Left Bank has published an analysis of first round results, pointing out some anomalies in the distribution of data. The authors use Benford's Law to assess returns, much like I did in Elections and Democracy after Communism. They point to unusual results associated with both Yanukovych and Tymoshenko. The article implies that falsification took place and the tests identify fraud. But, results from the analysis of data using Benford's principles must be assessed with care. First, they point only to anomalous results and do not demonstrate causation. Second, the distribution of election data differs from the kind of data that Benford assessed (especially because polling station sizes are constrained and vary from one to another). Third, forensic accountants who use Benford's Law to assess financial data often use a battery of "data interrogation tests" to assess quality; one test is not enough. Other issues associated with the analysis of election data underscore the need for a circumspect interpretation of results. However, in past elections, analysis using Benford's Law has identified anomalies in areas where other evidence of falsification emerged.
On a related note, controversy has erupted over administrative practices for the second round. The Verkhovna Rada was convened for its 6th session this week, and amended aspects of the presidential election law which the president quickly signed. Changing the law days ahead of an election, and between rounds, is an unusual practice. But, Ukrainian politicians have amended election rules regularly ahead of the vote. The changes focused on minor administrative procedures, but may have serious implications for the vote count. The quorum rule for commissions was altered, allowing for decisions to be made without the previously mandated 2/3 attendance (instead, quorum is now a majority). Commission members may be replaced, and the rules do not require that they represent the same presidential candidate (only that they have approval of local government and the higher-level electoral commission).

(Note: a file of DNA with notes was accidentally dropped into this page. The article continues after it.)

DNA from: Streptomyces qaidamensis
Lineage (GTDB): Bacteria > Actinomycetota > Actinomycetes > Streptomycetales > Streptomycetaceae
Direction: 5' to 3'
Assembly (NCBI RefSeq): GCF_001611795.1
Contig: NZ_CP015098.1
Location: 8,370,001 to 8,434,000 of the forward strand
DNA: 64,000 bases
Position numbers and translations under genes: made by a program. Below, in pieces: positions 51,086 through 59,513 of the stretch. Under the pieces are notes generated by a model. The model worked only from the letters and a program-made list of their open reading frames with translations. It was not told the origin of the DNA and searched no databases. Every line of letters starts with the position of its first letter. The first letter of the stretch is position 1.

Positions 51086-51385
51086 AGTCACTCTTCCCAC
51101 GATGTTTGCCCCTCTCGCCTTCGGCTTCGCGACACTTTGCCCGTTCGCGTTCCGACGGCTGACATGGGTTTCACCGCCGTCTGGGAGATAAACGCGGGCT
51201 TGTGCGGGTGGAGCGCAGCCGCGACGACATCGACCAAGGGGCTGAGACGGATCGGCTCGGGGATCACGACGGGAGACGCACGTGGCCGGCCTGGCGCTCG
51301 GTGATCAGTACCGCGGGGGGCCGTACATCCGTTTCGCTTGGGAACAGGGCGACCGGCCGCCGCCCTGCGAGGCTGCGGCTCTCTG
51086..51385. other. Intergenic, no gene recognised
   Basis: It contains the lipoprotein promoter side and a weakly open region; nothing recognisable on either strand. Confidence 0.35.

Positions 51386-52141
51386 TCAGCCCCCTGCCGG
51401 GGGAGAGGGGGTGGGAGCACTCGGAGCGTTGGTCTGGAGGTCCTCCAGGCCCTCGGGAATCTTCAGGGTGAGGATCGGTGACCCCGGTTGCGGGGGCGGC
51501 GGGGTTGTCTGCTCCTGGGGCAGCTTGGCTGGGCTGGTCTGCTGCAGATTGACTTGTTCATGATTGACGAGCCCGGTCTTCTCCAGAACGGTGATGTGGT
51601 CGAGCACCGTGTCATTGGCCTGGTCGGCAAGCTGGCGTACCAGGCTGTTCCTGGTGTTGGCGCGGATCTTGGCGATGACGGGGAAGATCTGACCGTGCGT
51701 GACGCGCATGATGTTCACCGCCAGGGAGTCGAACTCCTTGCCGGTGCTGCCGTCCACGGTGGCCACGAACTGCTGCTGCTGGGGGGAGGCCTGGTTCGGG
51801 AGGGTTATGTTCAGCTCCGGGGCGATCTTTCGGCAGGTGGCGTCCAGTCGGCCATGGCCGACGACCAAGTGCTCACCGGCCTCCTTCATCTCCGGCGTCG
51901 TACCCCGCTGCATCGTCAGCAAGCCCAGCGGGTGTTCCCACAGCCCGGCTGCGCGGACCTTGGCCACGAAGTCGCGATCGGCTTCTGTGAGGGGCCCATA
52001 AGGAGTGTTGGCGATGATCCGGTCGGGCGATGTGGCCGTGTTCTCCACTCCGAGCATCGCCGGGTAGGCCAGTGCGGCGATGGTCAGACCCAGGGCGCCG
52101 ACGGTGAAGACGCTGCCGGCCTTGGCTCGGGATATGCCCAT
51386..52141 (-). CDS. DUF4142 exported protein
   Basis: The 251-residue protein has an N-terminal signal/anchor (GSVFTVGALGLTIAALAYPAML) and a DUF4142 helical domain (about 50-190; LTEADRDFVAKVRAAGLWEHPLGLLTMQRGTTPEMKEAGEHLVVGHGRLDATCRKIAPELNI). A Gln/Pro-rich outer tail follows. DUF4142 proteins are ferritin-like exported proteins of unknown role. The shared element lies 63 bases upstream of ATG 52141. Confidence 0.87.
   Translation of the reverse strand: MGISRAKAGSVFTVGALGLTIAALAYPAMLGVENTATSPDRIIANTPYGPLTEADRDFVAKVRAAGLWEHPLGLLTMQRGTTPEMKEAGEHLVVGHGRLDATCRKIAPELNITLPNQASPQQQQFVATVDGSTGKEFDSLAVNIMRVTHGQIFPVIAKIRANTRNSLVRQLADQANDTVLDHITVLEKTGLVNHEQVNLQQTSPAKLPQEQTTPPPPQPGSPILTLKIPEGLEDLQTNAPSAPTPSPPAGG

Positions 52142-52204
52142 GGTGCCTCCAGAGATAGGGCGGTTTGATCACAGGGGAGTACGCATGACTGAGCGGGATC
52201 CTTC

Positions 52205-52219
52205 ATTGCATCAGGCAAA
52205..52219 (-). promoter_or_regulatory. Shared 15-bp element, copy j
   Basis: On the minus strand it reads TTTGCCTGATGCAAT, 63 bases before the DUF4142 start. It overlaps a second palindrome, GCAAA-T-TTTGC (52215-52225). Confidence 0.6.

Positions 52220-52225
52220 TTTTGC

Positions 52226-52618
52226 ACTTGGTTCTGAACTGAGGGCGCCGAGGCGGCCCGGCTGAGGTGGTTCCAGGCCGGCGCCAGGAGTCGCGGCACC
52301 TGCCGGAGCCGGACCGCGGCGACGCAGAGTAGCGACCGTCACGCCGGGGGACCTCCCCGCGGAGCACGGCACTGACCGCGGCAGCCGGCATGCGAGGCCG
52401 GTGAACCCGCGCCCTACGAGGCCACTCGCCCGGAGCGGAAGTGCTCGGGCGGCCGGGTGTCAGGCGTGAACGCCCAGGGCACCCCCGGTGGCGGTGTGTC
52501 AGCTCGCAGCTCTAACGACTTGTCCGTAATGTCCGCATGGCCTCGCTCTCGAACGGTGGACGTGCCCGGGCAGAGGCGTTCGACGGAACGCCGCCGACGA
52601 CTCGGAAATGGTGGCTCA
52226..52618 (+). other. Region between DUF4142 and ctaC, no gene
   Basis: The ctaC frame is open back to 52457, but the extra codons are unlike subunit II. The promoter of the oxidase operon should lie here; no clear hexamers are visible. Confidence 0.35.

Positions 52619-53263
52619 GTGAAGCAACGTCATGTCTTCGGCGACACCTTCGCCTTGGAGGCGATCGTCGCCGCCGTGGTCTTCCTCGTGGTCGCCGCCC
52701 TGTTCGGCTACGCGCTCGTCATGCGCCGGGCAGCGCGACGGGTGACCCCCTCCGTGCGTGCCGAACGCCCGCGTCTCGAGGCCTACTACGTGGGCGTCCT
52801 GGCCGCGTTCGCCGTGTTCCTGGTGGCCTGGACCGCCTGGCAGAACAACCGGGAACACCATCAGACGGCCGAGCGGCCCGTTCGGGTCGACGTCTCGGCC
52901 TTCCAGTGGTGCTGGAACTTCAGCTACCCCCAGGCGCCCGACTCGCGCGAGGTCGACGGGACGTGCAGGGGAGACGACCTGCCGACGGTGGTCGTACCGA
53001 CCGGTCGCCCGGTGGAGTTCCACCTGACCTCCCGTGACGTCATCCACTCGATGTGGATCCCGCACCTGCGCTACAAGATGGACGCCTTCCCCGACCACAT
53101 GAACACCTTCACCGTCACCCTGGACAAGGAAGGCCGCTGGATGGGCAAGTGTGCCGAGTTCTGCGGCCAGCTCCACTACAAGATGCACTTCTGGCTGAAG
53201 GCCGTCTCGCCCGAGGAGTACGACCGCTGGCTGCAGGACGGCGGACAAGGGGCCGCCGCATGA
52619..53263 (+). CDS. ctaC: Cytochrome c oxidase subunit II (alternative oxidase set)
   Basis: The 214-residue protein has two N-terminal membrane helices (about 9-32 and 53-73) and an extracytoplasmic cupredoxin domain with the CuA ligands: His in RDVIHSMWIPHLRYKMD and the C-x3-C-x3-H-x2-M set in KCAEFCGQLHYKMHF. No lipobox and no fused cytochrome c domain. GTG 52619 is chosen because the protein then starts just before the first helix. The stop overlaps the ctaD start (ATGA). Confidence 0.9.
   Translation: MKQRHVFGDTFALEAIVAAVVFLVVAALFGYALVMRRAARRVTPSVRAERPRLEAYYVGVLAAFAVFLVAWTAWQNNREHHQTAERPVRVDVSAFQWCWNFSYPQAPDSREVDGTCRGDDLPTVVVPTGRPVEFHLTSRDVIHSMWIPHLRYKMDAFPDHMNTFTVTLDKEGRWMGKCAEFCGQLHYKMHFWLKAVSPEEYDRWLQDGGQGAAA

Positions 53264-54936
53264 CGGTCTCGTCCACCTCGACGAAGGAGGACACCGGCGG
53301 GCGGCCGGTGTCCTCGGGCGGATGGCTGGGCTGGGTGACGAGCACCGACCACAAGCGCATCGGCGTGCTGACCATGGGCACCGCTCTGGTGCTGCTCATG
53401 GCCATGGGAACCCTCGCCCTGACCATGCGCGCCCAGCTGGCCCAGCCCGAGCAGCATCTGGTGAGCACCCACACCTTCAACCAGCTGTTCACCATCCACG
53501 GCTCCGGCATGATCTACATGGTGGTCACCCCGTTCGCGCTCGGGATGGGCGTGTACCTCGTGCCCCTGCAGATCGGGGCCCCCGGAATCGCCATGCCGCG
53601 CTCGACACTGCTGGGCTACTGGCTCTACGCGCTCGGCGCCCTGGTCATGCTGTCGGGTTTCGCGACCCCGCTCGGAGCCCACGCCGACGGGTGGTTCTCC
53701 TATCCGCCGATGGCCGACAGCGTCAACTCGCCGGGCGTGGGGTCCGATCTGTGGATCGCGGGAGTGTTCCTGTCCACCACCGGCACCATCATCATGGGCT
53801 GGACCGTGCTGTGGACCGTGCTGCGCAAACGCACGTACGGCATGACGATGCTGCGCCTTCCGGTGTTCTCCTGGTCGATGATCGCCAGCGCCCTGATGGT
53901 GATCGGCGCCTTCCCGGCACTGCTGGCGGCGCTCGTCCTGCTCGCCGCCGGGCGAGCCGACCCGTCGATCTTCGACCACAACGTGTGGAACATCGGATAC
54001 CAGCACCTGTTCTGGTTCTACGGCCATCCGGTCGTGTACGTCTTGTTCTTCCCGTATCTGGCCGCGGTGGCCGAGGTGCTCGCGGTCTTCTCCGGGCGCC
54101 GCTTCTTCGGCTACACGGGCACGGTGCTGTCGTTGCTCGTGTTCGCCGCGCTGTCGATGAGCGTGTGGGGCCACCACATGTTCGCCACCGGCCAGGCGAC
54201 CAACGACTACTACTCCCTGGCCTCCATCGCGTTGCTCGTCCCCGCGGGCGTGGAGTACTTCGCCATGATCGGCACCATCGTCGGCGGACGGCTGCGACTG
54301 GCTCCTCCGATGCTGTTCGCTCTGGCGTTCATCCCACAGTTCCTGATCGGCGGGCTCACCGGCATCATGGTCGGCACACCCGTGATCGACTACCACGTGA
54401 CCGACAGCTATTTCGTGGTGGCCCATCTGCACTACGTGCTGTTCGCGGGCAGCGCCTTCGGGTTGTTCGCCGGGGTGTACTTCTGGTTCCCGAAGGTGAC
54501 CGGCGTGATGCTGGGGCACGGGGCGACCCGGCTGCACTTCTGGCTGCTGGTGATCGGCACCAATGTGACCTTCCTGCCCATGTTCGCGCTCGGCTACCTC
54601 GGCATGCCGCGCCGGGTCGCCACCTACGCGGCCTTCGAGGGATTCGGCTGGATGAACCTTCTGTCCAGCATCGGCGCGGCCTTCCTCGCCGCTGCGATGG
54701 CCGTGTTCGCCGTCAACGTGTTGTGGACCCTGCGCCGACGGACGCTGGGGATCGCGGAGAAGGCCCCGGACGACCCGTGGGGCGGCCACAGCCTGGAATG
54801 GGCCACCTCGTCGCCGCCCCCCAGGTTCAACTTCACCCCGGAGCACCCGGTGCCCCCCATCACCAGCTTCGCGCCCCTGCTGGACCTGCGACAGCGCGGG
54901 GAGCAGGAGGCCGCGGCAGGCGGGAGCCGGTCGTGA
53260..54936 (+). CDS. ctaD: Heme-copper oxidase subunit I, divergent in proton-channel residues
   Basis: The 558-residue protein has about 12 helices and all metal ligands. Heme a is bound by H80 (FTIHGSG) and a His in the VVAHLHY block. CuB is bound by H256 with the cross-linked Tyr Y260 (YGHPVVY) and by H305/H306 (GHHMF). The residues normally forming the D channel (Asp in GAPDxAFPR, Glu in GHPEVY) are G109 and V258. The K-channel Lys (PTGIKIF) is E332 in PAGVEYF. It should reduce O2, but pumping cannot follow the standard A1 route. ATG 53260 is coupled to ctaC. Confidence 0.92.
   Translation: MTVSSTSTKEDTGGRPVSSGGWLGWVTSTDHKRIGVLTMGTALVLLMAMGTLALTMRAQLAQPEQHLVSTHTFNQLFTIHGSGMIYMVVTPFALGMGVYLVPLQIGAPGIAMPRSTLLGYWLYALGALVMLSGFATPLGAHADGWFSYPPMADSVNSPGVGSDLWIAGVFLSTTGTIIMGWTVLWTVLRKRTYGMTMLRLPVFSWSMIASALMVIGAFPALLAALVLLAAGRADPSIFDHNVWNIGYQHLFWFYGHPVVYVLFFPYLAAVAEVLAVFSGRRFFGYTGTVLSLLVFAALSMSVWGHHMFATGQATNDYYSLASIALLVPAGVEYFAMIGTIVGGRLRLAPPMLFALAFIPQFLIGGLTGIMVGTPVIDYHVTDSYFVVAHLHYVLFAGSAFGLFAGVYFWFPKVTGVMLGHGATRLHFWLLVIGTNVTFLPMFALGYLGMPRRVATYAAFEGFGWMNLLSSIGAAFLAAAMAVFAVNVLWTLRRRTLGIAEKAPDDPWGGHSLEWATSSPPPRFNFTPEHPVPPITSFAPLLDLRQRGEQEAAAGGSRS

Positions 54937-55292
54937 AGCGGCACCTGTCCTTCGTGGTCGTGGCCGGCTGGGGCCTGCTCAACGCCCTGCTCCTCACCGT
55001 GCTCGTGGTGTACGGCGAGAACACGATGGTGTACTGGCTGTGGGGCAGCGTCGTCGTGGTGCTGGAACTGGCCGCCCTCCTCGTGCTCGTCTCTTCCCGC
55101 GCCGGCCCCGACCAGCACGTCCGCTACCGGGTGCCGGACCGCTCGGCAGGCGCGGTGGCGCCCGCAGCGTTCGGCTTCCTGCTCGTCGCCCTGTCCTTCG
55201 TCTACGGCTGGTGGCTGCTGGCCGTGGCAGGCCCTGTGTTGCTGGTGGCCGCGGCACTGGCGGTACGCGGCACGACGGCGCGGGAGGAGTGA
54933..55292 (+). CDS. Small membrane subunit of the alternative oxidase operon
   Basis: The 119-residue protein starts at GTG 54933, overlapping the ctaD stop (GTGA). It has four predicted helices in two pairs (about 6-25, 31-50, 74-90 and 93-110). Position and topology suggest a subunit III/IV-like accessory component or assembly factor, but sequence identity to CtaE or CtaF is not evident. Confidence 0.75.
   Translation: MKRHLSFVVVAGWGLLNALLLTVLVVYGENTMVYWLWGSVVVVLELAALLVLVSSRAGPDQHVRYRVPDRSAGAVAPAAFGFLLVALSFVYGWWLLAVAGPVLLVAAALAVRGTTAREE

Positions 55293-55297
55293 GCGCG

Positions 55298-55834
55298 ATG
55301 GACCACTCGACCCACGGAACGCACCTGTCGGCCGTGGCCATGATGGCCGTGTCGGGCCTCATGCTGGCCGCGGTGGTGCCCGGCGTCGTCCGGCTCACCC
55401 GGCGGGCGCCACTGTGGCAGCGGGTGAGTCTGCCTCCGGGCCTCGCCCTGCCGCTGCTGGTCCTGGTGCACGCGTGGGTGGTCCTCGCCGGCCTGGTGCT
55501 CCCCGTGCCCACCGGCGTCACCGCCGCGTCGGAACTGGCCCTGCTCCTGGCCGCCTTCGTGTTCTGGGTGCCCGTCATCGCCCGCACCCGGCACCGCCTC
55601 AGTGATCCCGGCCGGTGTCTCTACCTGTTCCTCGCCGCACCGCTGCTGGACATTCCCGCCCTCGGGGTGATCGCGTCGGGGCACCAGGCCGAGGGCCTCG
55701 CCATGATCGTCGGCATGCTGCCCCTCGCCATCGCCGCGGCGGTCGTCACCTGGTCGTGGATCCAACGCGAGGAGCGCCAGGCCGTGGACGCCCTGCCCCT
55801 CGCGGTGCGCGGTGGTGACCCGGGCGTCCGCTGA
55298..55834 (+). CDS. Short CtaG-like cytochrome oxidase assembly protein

Tymoshenko issued a statement about the rule changes, asserting that they were improper and undermine the electoral process. The Party of Regions countered that Tymoshenko's supporters were planning to undermine vote counting in areas where Yanukovych is strong by not showing up and preventing results from being counted and certified. Tymoshenko was lying about the effect of the new rules, according to the Party of Regions. Both parties have been willing to disrupt government activities in the Verkhovna Rada by blocking the Speaker's access to the dais, and creating noise that prevents deliberation and decision-making. In that context, the Party of Regions' allegations that BYuT might disrupt electoral practices are not out of the question. Also, a majority quorum rule is standard for bodies to convene (see Robert's Rules of Order). Nevertheless, last minute rule changes are generally inadvisable as they may lead to a perception of impropriety and may be difficult to implement.
[Hat tip to Maksym Palamarenko for the Left Bank citation and Mark Nigrini for the "data interrogation tests" phrase.]